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Blue Monday: Of Dust Motes And Dreams

Of Dust Motes And Dreams

Blue Monday: Of Dust Motes And Dreams

The late holly blue butterflies are still flitting about our waterways, gathering near the budding ivy where this generation lay their eggs. There are still wildflowers blooming along the Wey Navigation canal path where I spotted this, and other males, seeking nectar. The beautiful light, streaming through the trees to shine on this tattered little beauty, inspired the poet in me again.

Of Dust Motes And Dreams

Tattered
Torn
A little worn
And weathered

Jaded
Faded hues

Summer blues
And greens
Flickering
In light streams

Flimsy
Frayed
At the rim

Paper-thin wings
Still holding on

Fragile
Yet strong
Agile in flight

Daintily alight
Upon wild
Bowing blooms
As dusk looms

Steadfast sprite
Drink deep
This sweet
Ambrosia

Stave off
The long sleep

Withering
Diminishing
Last notes
Of a hushed song

Impression retained
In glittering
Sunbeams

Flittering away
To dust motes
And dreams

This is my entry for this week’s WexMondays challenge. Good luck to all taking part!

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This Is Bliss

This Is Bliss

This Is Bliss

This image just had to be the one to share today for ShareMondays2018, Fotospeed and the WexMondays challenges! We’ve been away to Shropshire and Worcester this weekend visiting parents-in-law. Driving over the Long Mynd on Saturday afternoon was glorious! Fast-moving clouds shifting the light and shadow across the heathers and bracken, short sharp showers and a real freshness in the air. The countryside up there looks positively verdant compared to much of Surrey, still parched from the long, hot summer! I had hoped to see some ponies and got lucky near the second car park. I can’t walk very far at all, but they were just in range for me to ramble my way over. The group had five mares, a gorgeous foal and this fabulous stallion! He posed among the heather for a while, knowing full well just how beautiful and photogenic he is, but this particular moment brought such a grin to my face it became my instant favourite photo of the week. He’d wandered closer toward me and then sank to the ground to roll about with such a blissed-out expression on his face! That roll definitely hit the spot and reached that itch. They were a chilled-out family group, coming right up past me as they grazed. It was truly blissful perching on a rock watching them! Being away has limited how much processing I could get done so I will share some more images of the group later in the week, especially with the lovely foal!

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Say It With Flowers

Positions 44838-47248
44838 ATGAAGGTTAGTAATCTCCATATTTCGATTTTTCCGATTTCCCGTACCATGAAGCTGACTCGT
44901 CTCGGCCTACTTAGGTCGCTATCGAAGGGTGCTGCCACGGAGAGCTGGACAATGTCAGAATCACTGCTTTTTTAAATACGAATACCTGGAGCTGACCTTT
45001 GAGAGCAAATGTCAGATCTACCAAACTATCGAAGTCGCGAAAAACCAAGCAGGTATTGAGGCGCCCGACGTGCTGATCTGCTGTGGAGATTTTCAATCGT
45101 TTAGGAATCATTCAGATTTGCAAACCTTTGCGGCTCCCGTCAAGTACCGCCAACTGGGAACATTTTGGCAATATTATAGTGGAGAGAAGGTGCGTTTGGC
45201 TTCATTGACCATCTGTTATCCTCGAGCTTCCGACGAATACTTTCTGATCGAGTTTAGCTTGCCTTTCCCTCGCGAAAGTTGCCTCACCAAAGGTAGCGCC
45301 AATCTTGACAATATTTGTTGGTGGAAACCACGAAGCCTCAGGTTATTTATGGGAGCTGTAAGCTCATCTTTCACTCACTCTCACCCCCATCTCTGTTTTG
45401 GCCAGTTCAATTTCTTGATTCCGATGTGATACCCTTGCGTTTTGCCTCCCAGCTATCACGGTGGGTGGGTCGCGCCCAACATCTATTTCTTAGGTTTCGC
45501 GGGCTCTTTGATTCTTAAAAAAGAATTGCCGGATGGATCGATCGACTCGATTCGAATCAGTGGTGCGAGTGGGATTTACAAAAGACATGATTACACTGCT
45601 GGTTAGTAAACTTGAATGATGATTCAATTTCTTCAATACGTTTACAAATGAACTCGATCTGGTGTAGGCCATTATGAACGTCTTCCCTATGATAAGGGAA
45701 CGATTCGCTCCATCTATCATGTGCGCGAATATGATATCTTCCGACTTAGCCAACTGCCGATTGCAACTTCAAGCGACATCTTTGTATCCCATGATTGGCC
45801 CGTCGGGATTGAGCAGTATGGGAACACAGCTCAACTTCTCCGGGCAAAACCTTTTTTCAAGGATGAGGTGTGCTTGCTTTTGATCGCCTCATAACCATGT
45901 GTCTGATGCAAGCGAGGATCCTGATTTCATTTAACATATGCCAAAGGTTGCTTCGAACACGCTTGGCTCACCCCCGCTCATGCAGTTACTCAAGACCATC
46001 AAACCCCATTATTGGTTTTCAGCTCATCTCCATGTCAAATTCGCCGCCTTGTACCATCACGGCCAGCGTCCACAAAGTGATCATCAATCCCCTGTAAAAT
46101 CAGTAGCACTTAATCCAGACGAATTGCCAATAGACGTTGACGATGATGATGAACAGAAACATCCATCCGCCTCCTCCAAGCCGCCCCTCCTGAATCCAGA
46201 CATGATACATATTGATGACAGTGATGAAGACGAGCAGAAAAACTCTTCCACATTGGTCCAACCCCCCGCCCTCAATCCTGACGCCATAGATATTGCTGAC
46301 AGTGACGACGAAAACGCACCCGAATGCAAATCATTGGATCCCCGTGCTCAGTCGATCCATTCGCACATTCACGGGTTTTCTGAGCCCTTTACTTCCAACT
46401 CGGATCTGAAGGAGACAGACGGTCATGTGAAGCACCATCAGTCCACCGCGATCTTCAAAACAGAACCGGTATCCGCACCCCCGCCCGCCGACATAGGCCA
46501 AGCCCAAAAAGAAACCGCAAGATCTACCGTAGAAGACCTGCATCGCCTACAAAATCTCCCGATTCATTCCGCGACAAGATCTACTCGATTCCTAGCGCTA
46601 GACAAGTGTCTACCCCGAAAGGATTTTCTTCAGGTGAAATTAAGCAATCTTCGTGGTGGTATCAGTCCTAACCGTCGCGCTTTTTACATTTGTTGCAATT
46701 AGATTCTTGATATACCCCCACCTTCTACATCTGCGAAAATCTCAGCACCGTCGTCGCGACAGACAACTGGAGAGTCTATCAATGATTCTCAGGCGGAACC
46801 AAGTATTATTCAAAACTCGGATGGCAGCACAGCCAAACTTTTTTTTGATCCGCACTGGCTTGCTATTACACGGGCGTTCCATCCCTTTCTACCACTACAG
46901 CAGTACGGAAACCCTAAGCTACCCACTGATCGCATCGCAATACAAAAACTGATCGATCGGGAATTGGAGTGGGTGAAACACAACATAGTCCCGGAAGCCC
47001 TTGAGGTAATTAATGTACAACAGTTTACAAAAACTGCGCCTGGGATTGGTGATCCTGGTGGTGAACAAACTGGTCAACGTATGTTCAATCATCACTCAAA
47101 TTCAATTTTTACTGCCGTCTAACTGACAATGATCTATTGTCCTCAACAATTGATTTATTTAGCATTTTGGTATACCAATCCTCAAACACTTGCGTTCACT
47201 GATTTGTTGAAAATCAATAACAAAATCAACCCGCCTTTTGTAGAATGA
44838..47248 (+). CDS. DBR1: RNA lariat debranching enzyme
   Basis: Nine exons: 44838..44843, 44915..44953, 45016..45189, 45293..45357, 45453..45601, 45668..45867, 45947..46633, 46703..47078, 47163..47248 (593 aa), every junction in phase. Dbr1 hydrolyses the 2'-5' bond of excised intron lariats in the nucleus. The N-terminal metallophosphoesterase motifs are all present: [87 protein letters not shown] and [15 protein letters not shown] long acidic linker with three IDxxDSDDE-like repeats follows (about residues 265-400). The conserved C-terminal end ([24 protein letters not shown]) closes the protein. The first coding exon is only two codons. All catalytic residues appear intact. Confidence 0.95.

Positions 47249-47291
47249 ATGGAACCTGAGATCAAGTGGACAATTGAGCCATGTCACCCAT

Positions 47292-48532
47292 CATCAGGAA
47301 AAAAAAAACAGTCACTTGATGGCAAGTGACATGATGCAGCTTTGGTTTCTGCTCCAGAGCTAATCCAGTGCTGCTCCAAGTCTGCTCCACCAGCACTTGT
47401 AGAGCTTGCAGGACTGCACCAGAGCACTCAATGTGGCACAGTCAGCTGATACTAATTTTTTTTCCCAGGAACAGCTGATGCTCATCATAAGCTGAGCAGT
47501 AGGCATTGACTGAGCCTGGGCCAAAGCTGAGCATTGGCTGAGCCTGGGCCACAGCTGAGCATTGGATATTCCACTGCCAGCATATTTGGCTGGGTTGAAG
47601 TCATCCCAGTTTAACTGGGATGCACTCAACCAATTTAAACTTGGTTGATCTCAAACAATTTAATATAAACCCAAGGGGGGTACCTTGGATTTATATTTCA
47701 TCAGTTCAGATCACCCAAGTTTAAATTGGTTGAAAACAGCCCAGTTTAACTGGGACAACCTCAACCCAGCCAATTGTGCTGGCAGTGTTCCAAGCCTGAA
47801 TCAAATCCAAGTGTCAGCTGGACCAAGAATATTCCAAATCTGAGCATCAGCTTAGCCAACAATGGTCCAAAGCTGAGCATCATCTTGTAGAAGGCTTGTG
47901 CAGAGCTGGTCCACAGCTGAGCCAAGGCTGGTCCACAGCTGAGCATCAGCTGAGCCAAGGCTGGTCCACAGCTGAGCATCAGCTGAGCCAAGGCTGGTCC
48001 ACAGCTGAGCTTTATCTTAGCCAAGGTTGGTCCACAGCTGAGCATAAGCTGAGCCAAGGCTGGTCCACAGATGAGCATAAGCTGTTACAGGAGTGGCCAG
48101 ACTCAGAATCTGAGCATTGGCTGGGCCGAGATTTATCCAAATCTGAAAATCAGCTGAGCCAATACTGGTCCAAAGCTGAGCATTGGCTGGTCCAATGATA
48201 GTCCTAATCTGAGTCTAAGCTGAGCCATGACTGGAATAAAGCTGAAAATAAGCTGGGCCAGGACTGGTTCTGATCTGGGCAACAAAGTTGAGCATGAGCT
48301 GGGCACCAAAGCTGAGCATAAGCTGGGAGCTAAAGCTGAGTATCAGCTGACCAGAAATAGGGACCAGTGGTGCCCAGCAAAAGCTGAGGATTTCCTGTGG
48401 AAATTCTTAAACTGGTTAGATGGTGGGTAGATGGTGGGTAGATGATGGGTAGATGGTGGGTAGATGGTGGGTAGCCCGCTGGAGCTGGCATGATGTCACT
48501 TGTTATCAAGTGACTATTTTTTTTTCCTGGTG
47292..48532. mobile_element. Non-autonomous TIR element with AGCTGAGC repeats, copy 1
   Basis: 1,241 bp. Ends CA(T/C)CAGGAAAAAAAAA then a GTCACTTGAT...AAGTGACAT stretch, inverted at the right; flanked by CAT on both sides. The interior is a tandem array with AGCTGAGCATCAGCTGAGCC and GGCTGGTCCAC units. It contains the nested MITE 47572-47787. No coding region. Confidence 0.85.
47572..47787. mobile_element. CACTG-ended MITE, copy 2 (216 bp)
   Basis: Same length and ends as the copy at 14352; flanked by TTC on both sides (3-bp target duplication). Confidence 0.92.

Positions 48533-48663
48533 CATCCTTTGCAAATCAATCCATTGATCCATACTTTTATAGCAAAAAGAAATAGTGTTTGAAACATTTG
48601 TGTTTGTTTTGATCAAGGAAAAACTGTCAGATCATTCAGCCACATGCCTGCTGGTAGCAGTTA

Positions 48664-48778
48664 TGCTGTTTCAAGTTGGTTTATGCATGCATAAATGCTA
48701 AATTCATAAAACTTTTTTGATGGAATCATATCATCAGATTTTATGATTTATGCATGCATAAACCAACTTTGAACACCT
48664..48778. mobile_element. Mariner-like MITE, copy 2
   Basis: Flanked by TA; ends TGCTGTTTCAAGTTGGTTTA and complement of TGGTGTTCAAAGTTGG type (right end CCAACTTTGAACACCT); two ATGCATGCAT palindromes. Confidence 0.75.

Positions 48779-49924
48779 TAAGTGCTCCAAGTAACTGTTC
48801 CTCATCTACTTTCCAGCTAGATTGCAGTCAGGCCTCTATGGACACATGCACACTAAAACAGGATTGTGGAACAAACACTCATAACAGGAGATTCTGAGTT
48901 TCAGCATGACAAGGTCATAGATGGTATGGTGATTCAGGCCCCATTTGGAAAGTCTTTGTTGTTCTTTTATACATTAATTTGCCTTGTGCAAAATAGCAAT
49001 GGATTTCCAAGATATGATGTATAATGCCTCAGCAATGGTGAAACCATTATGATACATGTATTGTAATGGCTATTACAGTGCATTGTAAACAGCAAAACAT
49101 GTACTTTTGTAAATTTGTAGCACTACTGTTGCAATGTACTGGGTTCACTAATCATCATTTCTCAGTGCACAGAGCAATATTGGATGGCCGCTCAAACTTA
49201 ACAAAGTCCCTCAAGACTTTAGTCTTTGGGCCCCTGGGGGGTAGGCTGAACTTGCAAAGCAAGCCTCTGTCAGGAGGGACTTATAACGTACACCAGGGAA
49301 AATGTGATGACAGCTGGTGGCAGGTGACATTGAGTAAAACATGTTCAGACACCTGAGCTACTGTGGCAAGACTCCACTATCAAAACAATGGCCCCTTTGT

Common Blue Courtship

Say It With Flowers

The recent rains have brought green back to the slopes of Box Hill, along with a wealth of wildflowers! It was rather lovely to watch these male (left) and female (right) common blue butterflies courting each other upon the wild marjoram flower buds. Sadly their dance of love never reached it’s conclusion as the courting couple were rudely interrupted by a busy bee!

Common Blue Courtship

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Bald As A Coot?

Coot Chick

Bald As A Coot?

While a young coot chick might look pretty bald, this is not actually the origins of the phrase. It’s in reference to the white frontal shield of the adult coot (see image below). This similarly applies to the name of the Bald Eagle, which has a fine head of white feathers. Bald also appears in the word Piebald, referring to horses, birds and other animals that are black and white. So where does this word for white actually come from? Annabel Rushton sheds some light on this in the RSPB community blog:

You often hear the phrase ‘bald as a coot’, but as you can see from the photo, they are covered in feathers. Even the chick, though a little sparse on its head, has a flame of red and orange down. So where has the saying come from? Well the word ‘bald’ is actually derived from an old English word ‘bala’ which means ‘white patch’. If you look at a coot, they have a white patch above their beak known as a ‘knob’ or a ‘frontal shield’. It is this that has given rise to the term ‘bald as a coot’, rather than because they are featherless.
Coot and chick

Coot and chick at Claremont Landscape Gardens

The Idioms website adds:

A coot is a water bird which has marking on its head that gives it an appearance of being bald. It does have feathers on his head but it is the way it looks from a distance that gives this expression its shape.

This phrase has been in existence since several centuries with the first literary use being in 1430 in ‘Chronicle of Troy’ written by John Lydgate.

Source: theidioms.com

I couldn’t find a specific name for a coot chick, such as duckling or gosling so I propose to start calling these cute yet odd looking chicks cootlings or cutelings. What do you think?
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ShareMondays2018: On A Slate Grey Day

Pied Wagtail on a slate rooftop

ShareMondays2018: On A Slate Grey Day

Sunday was a grey old day! The views from Box Hill were muted and hazy. It tried to rain on us! Still, there’s good coffee and cheese scones at the cafe to accompany the delightful song of this lovely little pied wagtail, perched on the cafe roof. I really loved the tones of green and gold in the background, the moss and lichen topping the slate roof. The box trees are about to flower, catkins and buds adorn the branches just about everywhere you look. Even without the sun it was starting to feel a lot more Spring-like! This sight and sound was a highlight of the week for me so I’m posting it for all three challenges today, Wex Mondays, ShareMondays and fsprintmonday from Fotospeed.